Joscha Thieringer
Author:
Joscha Thieringer

From urbanity to connectivity

The future of sports: Five theses from futurologist Anja Kirig

What will sports look like in the future? What will movement mean for people in just a few years? Anja Kirig has dedicated herself to the big societal developments as a futurologist and trend researcher at Zukunftsinstitut GmbH since 2004. She presents her five theses at the ISPO Digitize Summit.

Futurologist Anja Kirig on the ISPO Digitize Summit stage

The world is changing. You don’t have to be a futurologist to see that. Few people can better describe what this change is and where it will lead than Anja Kirig.

The resident of Stuttgart, Germany deals with the big questions, the so-called mega-trends of urbanity, health, globalization, mobility, individualism, and connectivity. Sports are closely linked to each of these trends.

“Sports are becoming more and more important” – that was the good news futurologist Anja Kirig shared right at the beginning of her keynote at the ISPO Digitize Summit. In saying this, she expressly did not just mean the classic club sports. It’s much more about “sportivity,” a mixture of sports and activity that making its way into every layer of our society.

These are Kirig’s five theses on the future of sports:

1. Sports need to come to the people, not the other way around

“Sports have become more and more a question of time,” Kirig explains. “But that also means that the spheres of work and leisure are blending more and more.” This also led to the idea of how sports could be brought into work.

Yoga classes during lunch break have long since stopped being a rarity. What’s more spectacular is the idea of a bouldering hall as a coworking space. “While some people sit in a shared office, others next door are climbing along a wall,” says Kirig. “People want to stay independent of time and place – even when it comes to sports,” she continues.

Futurologist Anja Kiri on the stage of ISPO Digitize Summit.

2. From the club to the informal sports community

“It can be determined that society is evolving away from the club and towards the informal sports community,” says Kirig. “There’s a longing for new groups, for a new feeling of ‘we.’”

This is especially pronounced among the mid-agers, i.e. the group of working 40- to 50-year-olds. With career and family, this group is subjected to particular time pressure, so an additional obligation in a sports club is out of the question. “They sense a special appeal in flexible sports club memberships,” Kirig believes.



3. Technology is a part of working out

“I would even go further than that: Technology is becoming our coach,” says Kirig. Even now, the rapid development of wearables is turning sports on its head. “Smart clothing can correct movements during yoga, for instance,” Kirig says. If you were at ISPO Munich 2018, you already know several such examples.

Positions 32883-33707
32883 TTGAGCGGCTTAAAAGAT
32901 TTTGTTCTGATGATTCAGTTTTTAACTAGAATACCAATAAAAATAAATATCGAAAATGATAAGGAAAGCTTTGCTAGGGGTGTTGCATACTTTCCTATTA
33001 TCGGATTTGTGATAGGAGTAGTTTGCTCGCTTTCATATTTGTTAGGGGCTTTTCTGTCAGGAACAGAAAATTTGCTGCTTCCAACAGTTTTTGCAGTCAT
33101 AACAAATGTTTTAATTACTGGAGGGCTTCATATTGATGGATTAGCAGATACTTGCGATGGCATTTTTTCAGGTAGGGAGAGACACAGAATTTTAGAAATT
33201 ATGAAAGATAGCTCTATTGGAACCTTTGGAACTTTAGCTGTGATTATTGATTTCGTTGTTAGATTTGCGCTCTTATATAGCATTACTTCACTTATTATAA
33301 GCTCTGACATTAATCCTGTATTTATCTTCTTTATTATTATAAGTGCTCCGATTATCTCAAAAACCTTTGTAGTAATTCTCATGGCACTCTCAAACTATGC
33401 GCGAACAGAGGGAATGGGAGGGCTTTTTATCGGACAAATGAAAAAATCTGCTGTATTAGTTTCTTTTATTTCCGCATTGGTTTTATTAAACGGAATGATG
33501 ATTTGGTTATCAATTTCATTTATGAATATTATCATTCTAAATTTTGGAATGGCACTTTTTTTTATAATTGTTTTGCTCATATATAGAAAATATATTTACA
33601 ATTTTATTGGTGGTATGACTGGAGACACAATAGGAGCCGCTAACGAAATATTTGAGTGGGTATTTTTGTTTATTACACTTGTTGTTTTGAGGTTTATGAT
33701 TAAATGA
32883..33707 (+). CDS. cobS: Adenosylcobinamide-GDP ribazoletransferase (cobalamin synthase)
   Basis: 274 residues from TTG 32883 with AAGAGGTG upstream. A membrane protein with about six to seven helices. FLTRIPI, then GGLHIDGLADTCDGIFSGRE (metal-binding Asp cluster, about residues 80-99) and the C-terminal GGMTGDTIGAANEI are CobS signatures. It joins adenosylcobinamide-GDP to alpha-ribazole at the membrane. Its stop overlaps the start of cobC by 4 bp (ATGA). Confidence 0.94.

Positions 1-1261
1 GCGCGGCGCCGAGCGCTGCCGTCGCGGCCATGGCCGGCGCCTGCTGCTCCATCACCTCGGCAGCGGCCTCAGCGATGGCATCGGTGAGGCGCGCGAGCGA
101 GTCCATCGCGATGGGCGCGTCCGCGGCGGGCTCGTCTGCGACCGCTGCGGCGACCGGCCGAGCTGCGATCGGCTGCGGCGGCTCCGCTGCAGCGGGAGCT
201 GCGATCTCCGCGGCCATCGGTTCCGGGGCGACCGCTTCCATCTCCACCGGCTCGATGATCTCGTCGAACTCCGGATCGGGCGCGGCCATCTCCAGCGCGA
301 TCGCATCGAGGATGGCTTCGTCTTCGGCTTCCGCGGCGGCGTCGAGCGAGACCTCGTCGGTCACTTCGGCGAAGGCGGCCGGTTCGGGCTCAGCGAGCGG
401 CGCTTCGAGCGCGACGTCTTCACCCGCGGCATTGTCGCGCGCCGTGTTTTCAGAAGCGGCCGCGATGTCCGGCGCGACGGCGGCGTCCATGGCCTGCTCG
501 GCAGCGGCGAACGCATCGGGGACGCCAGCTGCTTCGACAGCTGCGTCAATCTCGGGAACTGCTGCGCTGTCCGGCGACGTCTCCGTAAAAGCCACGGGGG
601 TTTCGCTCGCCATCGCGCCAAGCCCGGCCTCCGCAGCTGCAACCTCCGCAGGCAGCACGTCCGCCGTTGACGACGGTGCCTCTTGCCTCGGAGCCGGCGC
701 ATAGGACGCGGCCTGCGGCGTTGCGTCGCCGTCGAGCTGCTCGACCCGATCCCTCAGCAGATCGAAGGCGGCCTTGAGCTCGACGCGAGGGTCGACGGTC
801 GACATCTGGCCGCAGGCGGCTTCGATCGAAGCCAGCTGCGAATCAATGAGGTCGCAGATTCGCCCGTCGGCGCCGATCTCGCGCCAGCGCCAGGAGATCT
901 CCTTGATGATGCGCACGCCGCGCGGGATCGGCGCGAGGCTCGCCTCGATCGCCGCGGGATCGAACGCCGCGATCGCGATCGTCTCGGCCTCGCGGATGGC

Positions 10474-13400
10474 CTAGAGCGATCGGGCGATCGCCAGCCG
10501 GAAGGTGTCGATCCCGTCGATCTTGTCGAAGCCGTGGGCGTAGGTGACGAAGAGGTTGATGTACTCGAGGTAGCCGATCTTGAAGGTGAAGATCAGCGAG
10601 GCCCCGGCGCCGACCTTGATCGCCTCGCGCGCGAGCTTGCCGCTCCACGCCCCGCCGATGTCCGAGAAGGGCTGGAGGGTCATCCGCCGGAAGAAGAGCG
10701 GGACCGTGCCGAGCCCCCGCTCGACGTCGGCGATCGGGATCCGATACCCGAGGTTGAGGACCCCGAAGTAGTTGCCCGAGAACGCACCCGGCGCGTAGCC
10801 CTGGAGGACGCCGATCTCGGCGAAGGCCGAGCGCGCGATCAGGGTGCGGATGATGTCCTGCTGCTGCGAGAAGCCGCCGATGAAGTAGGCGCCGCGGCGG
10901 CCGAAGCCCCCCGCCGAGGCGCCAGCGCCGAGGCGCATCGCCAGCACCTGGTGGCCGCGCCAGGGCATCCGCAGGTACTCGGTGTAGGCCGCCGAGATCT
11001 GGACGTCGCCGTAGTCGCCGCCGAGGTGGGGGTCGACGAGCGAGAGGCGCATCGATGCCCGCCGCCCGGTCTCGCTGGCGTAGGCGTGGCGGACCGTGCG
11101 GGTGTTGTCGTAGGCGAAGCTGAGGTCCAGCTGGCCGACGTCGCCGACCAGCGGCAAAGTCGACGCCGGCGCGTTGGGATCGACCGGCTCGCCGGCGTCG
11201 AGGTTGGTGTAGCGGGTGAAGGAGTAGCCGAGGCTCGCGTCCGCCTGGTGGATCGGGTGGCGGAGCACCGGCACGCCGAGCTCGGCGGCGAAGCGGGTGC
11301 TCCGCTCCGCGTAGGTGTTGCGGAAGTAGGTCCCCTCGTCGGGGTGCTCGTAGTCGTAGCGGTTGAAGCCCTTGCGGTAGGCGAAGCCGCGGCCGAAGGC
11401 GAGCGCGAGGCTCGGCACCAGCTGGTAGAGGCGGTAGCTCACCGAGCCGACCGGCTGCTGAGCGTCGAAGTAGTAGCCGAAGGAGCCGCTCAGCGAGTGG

But what was once regarded as a gimmick of some technology freaks has now reached the broad masses. “Technology is now even reaching the hobby athletes,” says Kirig. Experts anticipate that the yearly sales of smartwatches will have nearly doubled to 84.1 million by the year 2022.

The next step: After clothing, more and more game equipment such as basketballs or soccer balls are becoming intelligent.

4. Sport takes place in real-digital worlds

“The barriers between the real and the digital are going to become less and less distinct,” Anja Kirig is convinced. Even back in 2016, at the height of the Pokémon Go hype, running groups were forming to go hunting for the virtual characters together.

Augmented reality is going to play a greater role in sports, just like in e-sports itself. “It doesn’t stop at any age group,” say Kirig, naming the example of the “Silver Snipers,” a group of senior citizens who appear as a team at Counterstrike events. “Sports and e-sports know no age,” says Kirig.

5. Sports are an attitude towards life – between slow, extreme, and self-expression

“Sports are more than just performance, they’re a supporting pillar of our civil society – perhaps even a basic right,” says Kirig. Every form of movement of every human being – with or without the help of a machine – has its justification.

And that, after all, is wonderful news. Because that’s what all visitors to the ISPO Digitize Summit and their customers can agree on: the joy of movement. This will always be in great demand, as futurologist Anja Kirig made clear.

Joscha Thieringer
Author:
Joscha Thieringer
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